The Environmental/Administrative Law Clinic (“Environmental Clinic”) helps prepare students for a career in any complex statutory and administrative practice by providing an opportunity to work side-by-side with practicing attorneys on active environmental or natural resource cases. Although the clinic’s substantive focus is on environmental issues, this clinic would be valuable to any student who hopes to engage in a complex administrative or regulatory practice. Clinic may be taken for two or three hours of credit.
The Environmental Clinic is a quasi-in-house, public interest clinic in which students work on live, primarily local, cases or projects in cooperation with practicing attorneys and supervised by College of Law faculty. Each student is assigned a case or a sub-issue in an active, unique, large-scale project or case. Most projects require extensive writing and mastery of complicated factual and legal issues. Weekly “rounds” meetings provide opportunities for students to think strategically and develop their ability to lead and participate in strategic discussions with other lawyers. Over the course of the year, students may attend or assist with motions practice, discovery, administrative judicial or legislative proceedings, client meetings, and meetings with experts. Due to the complexity and responsibility associated with each project, participating students are strongly encouraged to commit to participate for both fall and spring semesters.
Associated with the Environmental Clinic, a limited number of individual placements are also available at the Department of Interior Solicitor’s Office, the Environmental Dispute Resolution Program, or with other appropriate outside supervisors with special approval.
Pre- or co-requisites: Environmental Law, Administrative Law, or Natural Resources Law; and Environmental Practice.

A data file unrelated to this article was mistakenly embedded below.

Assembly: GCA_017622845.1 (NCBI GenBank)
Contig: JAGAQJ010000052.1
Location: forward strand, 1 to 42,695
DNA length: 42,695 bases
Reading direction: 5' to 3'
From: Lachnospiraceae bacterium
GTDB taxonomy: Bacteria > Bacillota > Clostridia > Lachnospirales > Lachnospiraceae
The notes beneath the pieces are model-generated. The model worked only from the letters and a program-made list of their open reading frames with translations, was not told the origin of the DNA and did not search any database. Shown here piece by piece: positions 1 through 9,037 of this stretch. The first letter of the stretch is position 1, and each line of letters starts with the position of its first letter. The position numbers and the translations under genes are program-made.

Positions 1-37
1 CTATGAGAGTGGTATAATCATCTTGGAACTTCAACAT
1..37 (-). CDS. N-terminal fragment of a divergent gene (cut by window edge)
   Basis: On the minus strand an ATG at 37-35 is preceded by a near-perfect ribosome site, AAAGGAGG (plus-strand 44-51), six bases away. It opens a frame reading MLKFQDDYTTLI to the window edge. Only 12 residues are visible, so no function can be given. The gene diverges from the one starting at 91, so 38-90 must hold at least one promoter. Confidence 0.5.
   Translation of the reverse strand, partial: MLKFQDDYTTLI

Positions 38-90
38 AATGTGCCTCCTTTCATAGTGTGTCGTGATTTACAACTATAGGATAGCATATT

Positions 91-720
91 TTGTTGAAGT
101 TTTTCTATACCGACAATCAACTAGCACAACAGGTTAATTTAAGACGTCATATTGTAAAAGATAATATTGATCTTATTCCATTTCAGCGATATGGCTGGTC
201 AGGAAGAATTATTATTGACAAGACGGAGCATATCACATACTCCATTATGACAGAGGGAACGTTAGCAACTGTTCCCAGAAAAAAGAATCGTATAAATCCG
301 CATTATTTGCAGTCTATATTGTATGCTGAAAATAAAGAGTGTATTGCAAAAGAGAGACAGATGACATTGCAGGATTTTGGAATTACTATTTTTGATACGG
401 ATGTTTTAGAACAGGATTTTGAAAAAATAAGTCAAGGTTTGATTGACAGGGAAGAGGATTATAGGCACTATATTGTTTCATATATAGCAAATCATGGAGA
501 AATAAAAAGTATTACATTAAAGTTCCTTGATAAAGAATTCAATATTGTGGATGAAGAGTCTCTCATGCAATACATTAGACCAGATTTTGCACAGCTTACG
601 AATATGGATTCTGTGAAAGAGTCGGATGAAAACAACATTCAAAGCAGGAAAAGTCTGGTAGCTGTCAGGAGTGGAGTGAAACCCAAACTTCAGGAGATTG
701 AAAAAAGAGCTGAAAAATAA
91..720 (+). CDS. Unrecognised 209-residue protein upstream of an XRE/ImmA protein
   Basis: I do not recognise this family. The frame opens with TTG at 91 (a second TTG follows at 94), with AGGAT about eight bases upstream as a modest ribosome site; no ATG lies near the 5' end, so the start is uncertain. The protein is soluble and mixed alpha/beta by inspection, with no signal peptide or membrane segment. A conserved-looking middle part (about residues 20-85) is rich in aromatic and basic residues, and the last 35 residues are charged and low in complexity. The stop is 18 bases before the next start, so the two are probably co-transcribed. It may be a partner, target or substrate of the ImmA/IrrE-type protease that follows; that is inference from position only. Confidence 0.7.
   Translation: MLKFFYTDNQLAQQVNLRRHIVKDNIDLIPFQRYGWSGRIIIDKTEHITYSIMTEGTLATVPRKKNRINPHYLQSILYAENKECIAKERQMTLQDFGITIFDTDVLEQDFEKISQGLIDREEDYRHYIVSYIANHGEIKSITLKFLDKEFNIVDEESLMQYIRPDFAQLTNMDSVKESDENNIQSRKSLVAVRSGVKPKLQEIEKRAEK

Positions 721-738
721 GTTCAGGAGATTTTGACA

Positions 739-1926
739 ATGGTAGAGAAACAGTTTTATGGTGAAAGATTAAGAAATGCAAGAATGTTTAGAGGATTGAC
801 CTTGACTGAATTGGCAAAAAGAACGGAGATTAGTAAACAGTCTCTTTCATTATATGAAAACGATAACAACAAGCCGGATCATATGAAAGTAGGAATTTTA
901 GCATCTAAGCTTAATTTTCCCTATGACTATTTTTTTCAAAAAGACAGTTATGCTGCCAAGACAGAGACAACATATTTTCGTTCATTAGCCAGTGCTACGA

Course: Environmental Practice (3 cr., graded, Year-long). This course focuses on the practical, procedural and strategic aspects of practicing environmental and natural resources law through readings and simulated exercises. The course uses exercises designed around environmental statutes, such as the Clean Air Act, the Clean Water Act, the Community Right-to-Know Act, and CERCLA, to build and develop necessary practice skills. Exercises might include client counseling, witness interviewing, drafting administrative and citizen suit complaints, settlement negotiations and rulemaking practice. Note: This course is not a substitute for the substantive survey courses in environmental law or natural resources law. Registration is not limited to Environmental Clinic students, but preference is given to clinic students if space is limited.
Placements: (2 or 3 cr., P/F, Fall and Spring) Students work with practicing attorneys on live-client cases or projects addressing regional issues involving water, energy, and public land policy. Additionally, supervision by College of Law faculty helps students develop superior writing skills. Regular meetings involve feedback, reflection, and strategic thinking. Depending on availability, students who apply may be placed with the Solicitors’ Office of the Department of the Interior. Other placements may be arranged on an individual basis.
Faculty: Professor Jamie Pleune
Registration & Placement: This clinic is limited. Students may enroll in the course online. To enroll in the clinic, students must complete the Clinical Program Application Form and submit it with a short statement of interest/prior experience.
LAW 7260-001: Environmental Practice Fall- Spring: (3 credits total) Thursday 7:40 – 9:05 am
LAW 7261-001: Environmental Clinic (In- House) Fall & Spring: (2-3 cr. each) Thursdays 9:10 – 10:10 am
Additional work in certain placements will apply to the Pro Bono Initiative certificate.
Placement and Course qualify for credit toward the Environmental Law Certificate